How much is too much? The role of alcohol in injuries

December 17, 2013

The next time you trip over a step and find yourself sitting in the emergency room nursing a sprained ankle, don’t be surprised if someone hands you a tablet computer and asks if you’d like to take a little quiz.

The interactive test, called CASI (short for Computerized Alcohol Screening and Intervention), helps patients rate their use of alcohol; it can also help them learn whether drinking is beginning to affect their health.

But what does the test have to do with you and your sore ankle?

How much is one drink?
Do you drink too much?

The Computerized Alcohol Screening and Intervention (CASI) test helps patients rate their alcohol consumption and learn if drinking is beginning to affect their health.

Take the test to see how you rate ›

Accidents and alcohol are so tightly intertwined that emergency room personnel suspect drinking is involved any time someone suffers a trauma, says Dr. Shahram Lotfipour, professor of emergency medicine and public health and director of the Center for Trauma and Injury Prevention Research at UC Irvine School of Medicine.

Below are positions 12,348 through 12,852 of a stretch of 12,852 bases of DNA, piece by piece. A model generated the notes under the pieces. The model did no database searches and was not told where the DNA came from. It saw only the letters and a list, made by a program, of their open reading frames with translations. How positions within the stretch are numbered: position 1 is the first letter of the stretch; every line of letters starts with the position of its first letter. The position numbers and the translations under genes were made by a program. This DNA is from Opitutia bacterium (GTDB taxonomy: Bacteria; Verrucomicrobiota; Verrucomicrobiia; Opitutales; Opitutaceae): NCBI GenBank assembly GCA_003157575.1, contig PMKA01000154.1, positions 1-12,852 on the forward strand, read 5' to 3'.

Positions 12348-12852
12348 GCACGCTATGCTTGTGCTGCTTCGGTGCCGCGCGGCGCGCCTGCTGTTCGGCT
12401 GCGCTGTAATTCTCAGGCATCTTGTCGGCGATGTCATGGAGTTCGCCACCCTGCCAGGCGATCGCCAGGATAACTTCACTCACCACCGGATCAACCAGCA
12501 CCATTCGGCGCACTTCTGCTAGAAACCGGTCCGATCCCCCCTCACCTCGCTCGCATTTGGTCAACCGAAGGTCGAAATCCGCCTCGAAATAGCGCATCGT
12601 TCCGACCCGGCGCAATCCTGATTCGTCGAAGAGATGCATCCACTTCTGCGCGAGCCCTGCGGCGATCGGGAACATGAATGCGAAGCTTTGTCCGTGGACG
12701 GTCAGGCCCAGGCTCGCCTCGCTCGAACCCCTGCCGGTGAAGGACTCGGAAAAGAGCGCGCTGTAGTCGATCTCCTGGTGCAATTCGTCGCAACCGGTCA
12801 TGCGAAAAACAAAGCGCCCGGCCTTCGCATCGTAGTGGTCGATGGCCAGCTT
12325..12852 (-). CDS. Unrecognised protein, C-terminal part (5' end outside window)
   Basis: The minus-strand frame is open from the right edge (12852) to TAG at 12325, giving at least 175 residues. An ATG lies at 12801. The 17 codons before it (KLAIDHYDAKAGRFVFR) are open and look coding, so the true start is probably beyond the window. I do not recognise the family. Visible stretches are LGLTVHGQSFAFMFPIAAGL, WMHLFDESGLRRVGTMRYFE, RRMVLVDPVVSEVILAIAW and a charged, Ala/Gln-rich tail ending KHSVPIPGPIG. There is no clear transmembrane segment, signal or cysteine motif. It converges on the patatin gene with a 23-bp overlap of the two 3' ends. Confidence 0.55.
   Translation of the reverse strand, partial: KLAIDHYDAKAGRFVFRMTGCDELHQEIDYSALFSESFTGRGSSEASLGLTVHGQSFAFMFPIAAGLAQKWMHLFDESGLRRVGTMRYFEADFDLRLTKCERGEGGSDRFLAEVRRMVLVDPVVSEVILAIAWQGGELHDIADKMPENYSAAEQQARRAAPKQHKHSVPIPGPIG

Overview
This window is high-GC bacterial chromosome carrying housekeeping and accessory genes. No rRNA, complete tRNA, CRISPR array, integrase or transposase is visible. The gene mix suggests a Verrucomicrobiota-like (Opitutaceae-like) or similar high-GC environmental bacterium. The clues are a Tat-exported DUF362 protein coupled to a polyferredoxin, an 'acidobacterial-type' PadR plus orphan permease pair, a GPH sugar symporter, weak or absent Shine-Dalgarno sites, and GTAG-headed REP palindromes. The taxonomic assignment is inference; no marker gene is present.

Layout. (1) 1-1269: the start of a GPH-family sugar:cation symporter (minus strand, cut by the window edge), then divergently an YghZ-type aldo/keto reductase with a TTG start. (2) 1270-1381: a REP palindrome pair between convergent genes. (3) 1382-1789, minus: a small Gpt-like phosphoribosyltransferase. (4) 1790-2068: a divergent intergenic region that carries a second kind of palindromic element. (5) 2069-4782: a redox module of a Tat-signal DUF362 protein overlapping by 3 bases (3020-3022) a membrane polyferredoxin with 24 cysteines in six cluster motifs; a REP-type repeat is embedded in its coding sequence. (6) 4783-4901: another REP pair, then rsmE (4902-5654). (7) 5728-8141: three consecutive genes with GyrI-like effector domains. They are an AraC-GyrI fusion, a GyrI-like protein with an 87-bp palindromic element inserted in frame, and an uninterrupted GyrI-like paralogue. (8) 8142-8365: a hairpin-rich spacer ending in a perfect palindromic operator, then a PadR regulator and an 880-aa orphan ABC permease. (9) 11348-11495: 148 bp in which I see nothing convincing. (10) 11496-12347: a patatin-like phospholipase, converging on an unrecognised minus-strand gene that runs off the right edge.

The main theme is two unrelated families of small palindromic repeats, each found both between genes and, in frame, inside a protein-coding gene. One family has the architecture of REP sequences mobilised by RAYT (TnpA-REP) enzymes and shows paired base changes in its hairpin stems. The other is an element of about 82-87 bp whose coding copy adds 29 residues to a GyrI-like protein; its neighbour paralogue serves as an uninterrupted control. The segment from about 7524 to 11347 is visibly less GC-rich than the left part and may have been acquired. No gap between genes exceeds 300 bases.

“We have the busiest trauma center in Orange County. And much of what we see is alcohol-related.”

The list includes falls, drowning, burns, domestic violence injuries, assaults, on-the-job injuries, sports injuries and, of course, traffic accidents. In America, a person is injured in an alcohol-related crash almost every 90 seconds, according to US Highway Administration statistics.

“I know it’s a pessimistic view, but we come to expect trauma cases to be alcohol-related,” says Lotfipour, who has been involved in several long-term research studies of alcohol use.   

UC Irvine Health is trying to break down the trauma-and-alcohol relationship by offering the CASI test and intervention to patients, in an attempt to prevent future heartbreaking emergency room visits.

Lotfipour emphasizes that you don’t have to be an alcoholic for alcohol to put you at risk for injury or illness. A single drink or two can affect your judgment or driving skills. “No amount of alcohol is safe when you’re driving,” he says.

The holiday season can be especially dangerous, says Christy Carroll, RN, UC Irvine Health trauma injury prevention coordinator.

“People drink more during the festivities. Holidays can also be a stressful time, and some drink to cope, or they drink because they’re depressed or stressed about being with or without their families,” she says.

For more information about responsible drinking, call Orange County Health Care Agency Alcohol and Drug Abuse Services at 714-834-3840.

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